It comes as something of a revelation to many to confront the Rambam’s treatment of kiddush Hashem, or “sanctification of Hashem’s name” for the first time. One definition of the concept in Hilchos Yesodei HaTorah, 5:10 — perhaps its most essential one, has nothing to do with readiness to give up one’s life or to act in a way that presents a good image of a Jew to others.
To be sure, that the Torah commands us to be willing to perish rather than violate certain commandments (or any commandment — even custom — in certain circumstances) is well-known to most Jews with a modicum of Jewish knowledge. And the understanding that living an upstanding life, exemplifying honesty and sterling demeanor, is also a form of kiddush Hashem is likewise widely recognized. The Gemara in Yoma (86a) famously describes various Amora’im’s examples of such projection of Jewish personal values, labeling them kiddushei Hashem.
What is surprising is the Rambam’s statement that kiddush Hashem is something that can be accomplished entirely in private as well. In fact, particularly in private.
“Anyone who violates, willingly, without any coercion, any of the precepts of the Torah…” reads the Rambam’s psak, “has profaned the name of Hashem…”
“And likewise,” the halachah continues, “anyone who refrains from a sin, or performs a mitzvah, not because of any this-worldly concern, nor threat, nor fear, nor the seeking of honor, but only because of the Creator, praised be He, has sanctified the name [of Hashem].”
It would seem that the core of kiddush Hashem isn’t an act’s effect on others, which it needn’t have, but rather the fact that it has been freely chosen, out of pure, selfless devotion to the Creator. Dying al kiddush Hashem, in other words, is but a manifestation of such selflessness. But it is selfless devotion to the Divine that itself truly defines kiddush Hashem.
Elsewhere (Peirush Mishnayos, last commentary in Makkos), the Rambam writes that such performance of any mitzvah, or refraining from any sin, out of pure selflessness and desire to do Hashem’s will is the key to Olam Haba. “It is of the fundamental beliefs in the Torah that when a person fulfills a mitzvah… fittingly and properly, and does not join with that performance any ulterior motivation… but for its own sake, with love… he has merited eternal life [Olam Haba].”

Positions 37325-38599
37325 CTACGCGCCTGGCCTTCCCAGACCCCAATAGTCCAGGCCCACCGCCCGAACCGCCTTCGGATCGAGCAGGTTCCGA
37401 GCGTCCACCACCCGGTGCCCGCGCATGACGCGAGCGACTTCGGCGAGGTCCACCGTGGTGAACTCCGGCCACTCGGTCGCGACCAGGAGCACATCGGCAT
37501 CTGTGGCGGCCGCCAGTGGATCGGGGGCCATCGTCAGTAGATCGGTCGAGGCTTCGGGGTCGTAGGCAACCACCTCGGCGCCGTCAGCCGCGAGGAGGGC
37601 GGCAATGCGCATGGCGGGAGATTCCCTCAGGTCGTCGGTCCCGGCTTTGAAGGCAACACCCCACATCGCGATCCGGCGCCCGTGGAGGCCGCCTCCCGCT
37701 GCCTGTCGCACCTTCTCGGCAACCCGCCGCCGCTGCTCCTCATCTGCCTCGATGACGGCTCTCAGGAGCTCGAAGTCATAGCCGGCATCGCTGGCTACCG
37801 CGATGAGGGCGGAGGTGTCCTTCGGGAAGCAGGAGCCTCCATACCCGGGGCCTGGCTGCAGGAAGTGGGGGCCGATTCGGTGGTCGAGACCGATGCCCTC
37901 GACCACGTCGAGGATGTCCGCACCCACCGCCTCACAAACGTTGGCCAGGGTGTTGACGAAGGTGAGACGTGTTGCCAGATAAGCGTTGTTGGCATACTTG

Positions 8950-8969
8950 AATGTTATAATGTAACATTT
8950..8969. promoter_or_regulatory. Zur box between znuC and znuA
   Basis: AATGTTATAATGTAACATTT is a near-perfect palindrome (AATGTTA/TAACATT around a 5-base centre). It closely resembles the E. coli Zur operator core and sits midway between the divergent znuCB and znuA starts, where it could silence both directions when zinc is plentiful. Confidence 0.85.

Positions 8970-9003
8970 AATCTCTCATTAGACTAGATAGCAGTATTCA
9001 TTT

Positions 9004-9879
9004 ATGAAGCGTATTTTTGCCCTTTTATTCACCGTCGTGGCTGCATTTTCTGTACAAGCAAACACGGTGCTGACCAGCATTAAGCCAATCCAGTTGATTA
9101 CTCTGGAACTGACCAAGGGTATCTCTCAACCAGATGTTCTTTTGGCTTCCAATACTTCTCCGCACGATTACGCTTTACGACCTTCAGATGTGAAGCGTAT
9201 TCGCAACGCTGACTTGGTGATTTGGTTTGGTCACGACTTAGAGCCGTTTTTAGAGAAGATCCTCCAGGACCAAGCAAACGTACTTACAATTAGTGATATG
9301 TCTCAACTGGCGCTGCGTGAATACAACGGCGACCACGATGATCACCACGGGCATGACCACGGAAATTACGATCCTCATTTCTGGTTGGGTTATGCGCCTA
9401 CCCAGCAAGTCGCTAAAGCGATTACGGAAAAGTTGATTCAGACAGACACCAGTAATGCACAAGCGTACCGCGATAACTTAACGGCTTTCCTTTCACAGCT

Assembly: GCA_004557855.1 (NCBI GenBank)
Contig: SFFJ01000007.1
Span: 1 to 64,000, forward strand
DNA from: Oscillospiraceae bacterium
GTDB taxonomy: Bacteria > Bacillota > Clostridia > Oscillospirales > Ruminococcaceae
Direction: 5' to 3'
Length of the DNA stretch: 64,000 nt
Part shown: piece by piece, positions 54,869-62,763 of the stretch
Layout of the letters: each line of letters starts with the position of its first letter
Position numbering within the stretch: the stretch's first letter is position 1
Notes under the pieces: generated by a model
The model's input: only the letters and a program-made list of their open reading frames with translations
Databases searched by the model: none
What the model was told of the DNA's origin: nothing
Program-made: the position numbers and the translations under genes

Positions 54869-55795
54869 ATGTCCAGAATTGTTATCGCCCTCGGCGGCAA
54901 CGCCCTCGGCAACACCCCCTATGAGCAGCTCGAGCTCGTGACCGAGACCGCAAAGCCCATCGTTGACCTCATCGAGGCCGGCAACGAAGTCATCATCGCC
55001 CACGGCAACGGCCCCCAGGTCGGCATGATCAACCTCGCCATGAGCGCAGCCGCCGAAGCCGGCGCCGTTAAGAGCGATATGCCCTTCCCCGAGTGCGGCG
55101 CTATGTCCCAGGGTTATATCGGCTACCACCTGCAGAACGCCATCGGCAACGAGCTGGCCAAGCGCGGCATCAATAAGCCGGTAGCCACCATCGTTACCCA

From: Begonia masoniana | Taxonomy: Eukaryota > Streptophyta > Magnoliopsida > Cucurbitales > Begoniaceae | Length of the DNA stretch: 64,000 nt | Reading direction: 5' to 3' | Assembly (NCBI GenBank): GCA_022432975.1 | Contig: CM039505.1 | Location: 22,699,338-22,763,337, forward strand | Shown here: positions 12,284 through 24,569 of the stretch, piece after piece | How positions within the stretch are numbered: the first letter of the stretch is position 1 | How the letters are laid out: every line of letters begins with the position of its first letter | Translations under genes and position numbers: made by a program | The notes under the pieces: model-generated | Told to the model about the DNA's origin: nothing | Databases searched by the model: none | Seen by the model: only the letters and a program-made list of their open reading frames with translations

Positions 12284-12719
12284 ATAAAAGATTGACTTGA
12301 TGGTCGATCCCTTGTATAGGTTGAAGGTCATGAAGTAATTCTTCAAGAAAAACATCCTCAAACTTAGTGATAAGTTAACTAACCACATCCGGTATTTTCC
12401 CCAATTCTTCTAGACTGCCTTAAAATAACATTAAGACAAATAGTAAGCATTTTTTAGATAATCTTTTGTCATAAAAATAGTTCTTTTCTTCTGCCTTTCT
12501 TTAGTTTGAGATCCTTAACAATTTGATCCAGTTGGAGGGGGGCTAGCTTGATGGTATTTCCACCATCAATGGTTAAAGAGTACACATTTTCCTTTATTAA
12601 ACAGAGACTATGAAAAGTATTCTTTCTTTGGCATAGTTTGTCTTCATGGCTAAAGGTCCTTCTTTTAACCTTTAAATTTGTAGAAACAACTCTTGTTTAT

The Rambam there presents that idea to be what Rabbi Chananya ben Akashya meant in his famous Mishnaic dictum about Hashem’s gifting us with many mitzvos as a means of affording us merits.
It’s not easy, of course, to do something purely out of altruistic, Hashem-focused motives. We do myriad mitzvos daily, but their very daily-ness allows them to easily be muddled by habit. There are tefillos recited with but scant thought about their meaning, brachos recited as mumbled formulae, tefillin that we sometimes notice suddenly on our arms and heads, with meager memory of having consciously donned them. Even “Lisheim Yichuds” — intended to focus our attention on what we’re doing — are themselves relegated to rote.
We are, moreover, constantly subject to the pressure of our peers — the knowledge that it just won’t do to eat at that restaurant with the less-than-ideal hechsher, or to miss a tefillah b’tzibbur or regular shiur. And even in the relative privacy of our homes, well, we want our spouses and children to think well of us, no?
But when those moments of potential pure choices appear, when decisions to act, or to not act, are unaffected by rote and impervious to considerations of honor or other’s expectations, they are gold mines of potential kiddush Hashem.
That our contemporary world offers us such moments was the message of Harav Avrohom Schorr, shlita, in his Motzoei Shabbos message at this past year’s Agudath Israel national convention. He noted an irony: modern technology presents us with challenges that are, by very virtue of their ease and privacy, free from influences like fear or honor. The only motivation we have to stand up to and overcome such challenges is yiras Shamayim, our freely chosen and sincere choice to accept Hashem’s will.
Rabbi Schorr asked the large gathering to consider why Hashem has given us such challenges, which did not confront any Jewish generation until our own. The answer, he said, is clear: “Because He wants to bring about the time of nisgadalti viniskadhashti”; He wants to offer us the opportunity to accomplish kiddush shem Shamayim.
It’s in our hands in a way it has never been in any other ones, ever.